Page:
B.C. Internal Audit Report: B.C. Mining Practices Continue To Endanger Communities Downstream

The following is courtesy of Southeast Alaska Indigenous Transboundary Commission and Salmon Beyond Borders:

JUNEAU— An audit by British Columbia’s Mine Audits and Effectiveness Unit, an independent team in the provincial government’s Ministry of Energy, Mines and Low Carbon Innovation, has revealed that the ministry is continuing to fail to protect communities and the environment — including in Alaska and other U.S. states — from the catastrophic risks associated with massive, toxic mine waste dams, also known as tailings dams.

The report makes clear that mining code changes brought in after the 2014 Mount Polley tailings disaster — which sent 6.6 billion gallons of mining waste into the Fraser River watershed — are ambiguous, open to multiple interpretations and lack the definition needed to ensure compliance, verification and enforcement. While B.C. markets itself to the U.S. as a global leader for “responsible metals” sourcing, this report shows that’s far from true. Among other things, 28% of 64 mine waste dams the audit considered were out of compliance. Seven out of 31 mine waste dams determined to have “very high or high” consequence ratings for failure do not meet requirements. It is clear that safety is merely a consideration, not the priority, throughout B.C.’s mine permitting process.

“Time and again, B.C. Premier John Horgan has given the mining industry the keys to drive the bus, and we’re all along for the ride, whether we like it or not. This report makes clear how irresponsible that is,”said Jill Weitz, Director of Salmon Beyond Borders. “Lakes full of contaminants held back by earthen dams are the most likely to fail and to harm those of us downstream — yet despite this knowledge, B.C. continues to approve these risky projects. It’s imperative that the Biden Administration and the Trudeau Administration prioritize working together to prevent damage to international salmon rivers, and to ensure that Indigenous peoples, fishermen, and others connected to the rivers that give us life have a meaningful voice in what becomes of their homes.”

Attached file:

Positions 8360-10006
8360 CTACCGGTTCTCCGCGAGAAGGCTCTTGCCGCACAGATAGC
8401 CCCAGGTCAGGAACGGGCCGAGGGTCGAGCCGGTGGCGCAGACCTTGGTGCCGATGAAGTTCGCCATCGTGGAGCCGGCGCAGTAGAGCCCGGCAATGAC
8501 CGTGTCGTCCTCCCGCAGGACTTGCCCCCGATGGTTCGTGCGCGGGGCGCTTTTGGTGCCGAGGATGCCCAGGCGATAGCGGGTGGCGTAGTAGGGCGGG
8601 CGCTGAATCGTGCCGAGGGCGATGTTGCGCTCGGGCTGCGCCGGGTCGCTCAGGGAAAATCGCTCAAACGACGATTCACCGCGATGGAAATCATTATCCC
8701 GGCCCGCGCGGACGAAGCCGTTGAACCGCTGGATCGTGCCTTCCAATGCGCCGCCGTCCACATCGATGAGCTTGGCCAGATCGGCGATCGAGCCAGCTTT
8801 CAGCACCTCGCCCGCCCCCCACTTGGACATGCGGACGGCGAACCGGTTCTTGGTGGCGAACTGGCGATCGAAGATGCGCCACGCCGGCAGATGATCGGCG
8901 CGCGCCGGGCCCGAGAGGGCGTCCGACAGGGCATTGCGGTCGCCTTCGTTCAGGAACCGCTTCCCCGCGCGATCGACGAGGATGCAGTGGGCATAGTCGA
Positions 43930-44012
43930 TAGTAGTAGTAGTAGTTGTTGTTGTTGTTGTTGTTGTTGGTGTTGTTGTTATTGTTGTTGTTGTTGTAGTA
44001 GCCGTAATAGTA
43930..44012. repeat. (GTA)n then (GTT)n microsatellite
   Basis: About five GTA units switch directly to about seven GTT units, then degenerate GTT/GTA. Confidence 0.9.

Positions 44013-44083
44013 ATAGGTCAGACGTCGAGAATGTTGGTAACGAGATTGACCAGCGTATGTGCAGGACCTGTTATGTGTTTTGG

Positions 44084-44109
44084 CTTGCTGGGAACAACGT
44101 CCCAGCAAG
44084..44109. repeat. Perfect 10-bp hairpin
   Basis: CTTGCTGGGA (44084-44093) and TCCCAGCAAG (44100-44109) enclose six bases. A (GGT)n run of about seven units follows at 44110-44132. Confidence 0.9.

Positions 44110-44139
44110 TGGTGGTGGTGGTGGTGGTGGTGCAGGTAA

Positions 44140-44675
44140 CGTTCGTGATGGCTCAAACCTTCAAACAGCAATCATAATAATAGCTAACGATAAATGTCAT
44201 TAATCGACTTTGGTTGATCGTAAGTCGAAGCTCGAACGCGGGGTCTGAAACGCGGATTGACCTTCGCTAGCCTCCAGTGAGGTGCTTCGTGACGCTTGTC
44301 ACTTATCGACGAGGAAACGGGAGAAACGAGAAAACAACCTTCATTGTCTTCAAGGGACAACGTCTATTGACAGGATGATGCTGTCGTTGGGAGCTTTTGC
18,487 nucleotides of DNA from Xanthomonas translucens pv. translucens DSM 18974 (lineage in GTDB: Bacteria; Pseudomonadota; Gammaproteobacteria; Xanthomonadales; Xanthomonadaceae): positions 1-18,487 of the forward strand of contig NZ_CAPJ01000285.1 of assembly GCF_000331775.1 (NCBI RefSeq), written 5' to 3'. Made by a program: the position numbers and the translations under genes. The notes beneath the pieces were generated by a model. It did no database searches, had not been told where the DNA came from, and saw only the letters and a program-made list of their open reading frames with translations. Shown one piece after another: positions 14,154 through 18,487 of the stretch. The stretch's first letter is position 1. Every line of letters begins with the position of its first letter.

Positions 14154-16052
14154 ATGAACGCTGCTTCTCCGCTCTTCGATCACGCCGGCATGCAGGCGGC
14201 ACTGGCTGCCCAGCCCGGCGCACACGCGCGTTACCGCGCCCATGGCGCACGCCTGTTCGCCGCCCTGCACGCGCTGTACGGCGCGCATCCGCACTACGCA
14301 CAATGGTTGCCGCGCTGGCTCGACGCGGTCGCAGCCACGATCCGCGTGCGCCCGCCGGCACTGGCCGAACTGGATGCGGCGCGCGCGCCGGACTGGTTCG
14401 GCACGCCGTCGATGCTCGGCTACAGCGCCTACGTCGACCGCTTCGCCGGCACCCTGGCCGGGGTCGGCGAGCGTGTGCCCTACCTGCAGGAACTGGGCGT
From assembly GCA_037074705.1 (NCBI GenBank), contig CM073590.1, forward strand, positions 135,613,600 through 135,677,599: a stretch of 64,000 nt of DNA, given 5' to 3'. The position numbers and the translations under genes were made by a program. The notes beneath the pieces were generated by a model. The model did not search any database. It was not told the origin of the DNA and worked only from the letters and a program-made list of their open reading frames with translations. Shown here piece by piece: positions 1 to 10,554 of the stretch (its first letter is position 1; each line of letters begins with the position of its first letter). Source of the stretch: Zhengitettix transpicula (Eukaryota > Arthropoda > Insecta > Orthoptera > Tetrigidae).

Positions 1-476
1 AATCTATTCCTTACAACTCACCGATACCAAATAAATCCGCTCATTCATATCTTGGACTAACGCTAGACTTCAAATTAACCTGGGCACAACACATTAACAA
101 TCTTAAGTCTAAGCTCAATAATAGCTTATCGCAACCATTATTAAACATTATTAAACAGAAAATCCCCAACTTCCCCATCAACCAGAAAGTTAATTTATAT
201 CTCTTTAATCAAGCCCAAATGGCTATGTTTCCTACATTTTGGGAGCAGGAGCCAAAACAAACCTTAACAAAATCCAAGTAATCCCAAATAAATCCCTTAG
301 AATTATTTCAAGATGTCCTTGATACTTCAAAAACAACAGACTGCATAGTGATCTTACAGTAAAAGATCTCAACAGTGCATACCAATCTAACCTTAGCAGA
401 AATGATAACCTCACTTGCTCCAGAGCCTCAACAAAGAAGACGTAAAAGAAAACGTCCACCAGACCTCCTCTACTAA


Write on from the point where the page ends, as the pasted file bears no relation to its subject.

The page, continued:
“Our people have known our rivers since time immemorial,” said Frederick Olsen, Jr., Executive Director of the Southeast Alaska Indigenous Transboundary Commission (SEITC), which has petitioned British Columbia to halt the permitting of new mines and expansion of existing mines until a formal Tribal consultation process is implemented. “It is incredibly upsetting that foreign corporations are being allowed to endanger the rivers that give us life, while ignoring sovereign nations downstream. This report confirms that these corporations are still allowed to prioritize their bottom line over human life and human and ecological health. It’s time for Tribes to have a voice in the future of our homelands.”


Over the protest of Tribes, fishermen, municipalities, businesses, First Nations and many others, the B.C. government is pushing through a glut of massive open-pit mines and mine waste dams in the headwaters of Southeast Alaska’s most important salmon rivers — the Taku, Stikine and Unuk. Some of those projects, like the proposed Kerr-Sulphurets-Mitchell mine in the Unuk watershed, rival the size of the proposed Pebble Mine, in Bristol Bay. The abandoned Tulsequah Chief Mine in the Taku River watershed, has been contaminating the river system with acid mine drainage and heavy metals for more than 60 years.

B.C. does not  require the consideration of cumulative impacts of multiple projects, though in some cases more than half the overall watershed is staked (on the Unuk River, 59 percent is staked; on the Iskut, the largest tributary of the Stikine, virtually all of the corridor is staked. The Stikine is also where the Red Chris Mine, which is co-owned by Imperial Metals, the company responsible for the much smaller Mt. Polley mine is already operating.)

B.C. does not require that companies post clean up money prior to permitting, meaning if any of these companies go bankrupt, those downstream will be left with the mess. B.C. does not  require the consent of Indigenous peoples impacted, in spite of British Columbia’s ostensible commitment to UNDRIP — the United Nations Declaration on the Rights of Indigenous Peoples.